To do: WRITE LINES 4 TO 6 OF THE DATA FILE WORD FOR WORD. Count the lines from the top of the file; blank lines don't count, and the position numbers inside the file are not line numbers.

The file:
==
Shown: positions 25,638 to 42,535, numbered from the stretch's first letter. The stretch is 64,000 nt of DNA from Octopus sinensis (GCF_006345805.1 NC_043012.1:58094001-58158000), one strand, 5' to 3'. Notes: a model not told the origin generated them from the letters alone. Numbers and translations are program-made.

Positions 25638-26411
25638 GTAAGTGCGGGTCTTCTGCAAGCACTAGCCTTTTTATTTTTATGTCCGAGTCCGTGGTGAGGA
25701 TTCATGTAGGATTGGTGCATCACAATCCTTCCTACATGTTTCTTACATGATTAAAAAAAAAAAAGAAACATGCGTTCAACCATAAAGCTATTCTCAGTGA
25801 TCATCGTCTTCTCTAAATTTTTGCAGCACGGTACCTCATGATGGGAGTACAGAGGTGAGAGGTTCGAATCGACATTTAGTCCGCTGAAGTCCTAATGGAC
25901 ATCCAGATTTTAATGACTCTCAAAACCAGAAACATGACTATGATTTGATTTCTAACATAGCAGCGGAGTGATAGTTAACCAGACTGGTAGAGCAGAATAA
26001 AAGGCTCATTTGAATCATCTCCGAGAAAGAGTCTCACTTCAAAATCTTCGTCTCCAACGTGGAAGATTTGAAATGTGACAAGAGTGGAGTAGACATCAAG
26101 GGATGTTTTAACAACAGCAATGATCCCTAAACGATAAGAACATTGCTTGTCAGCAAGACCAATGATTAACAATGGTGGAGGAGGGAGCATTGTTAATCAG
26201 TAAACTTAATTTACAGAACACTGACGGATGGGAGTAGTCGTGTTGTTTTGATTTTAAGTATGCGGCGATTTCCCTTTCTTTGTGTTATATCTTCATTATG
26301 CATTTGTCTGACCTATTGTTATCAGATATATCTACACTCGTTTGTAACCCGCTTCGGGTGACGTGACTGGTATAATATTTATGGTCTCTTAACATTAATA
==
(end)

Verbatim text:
25701 TTCATGTAGGATTGGTGCATCACAATCCTTCCTACATGTTTCTTACATGATTAAAAAAAAAAAAGAAACATGCGTTCAACCATAAAGCTATTCTCAGTGA
25801 TCATCGTCTTCTCTAAATTTTTGCAGCACGGTACCTCATGATGGGAGTACAGAGGTGAGAGGTTCGAATCGACATTTAGTCCGCTGAAGTCCTAATGGAC
25901 ATCCAGATTTTAATGACTCTCAAAACCAGAAACATGACTATGATTTGATTTCTAACATAGCAGCGGAGTGATAGTTAACCAGACTGGTAGAGCAGAATAA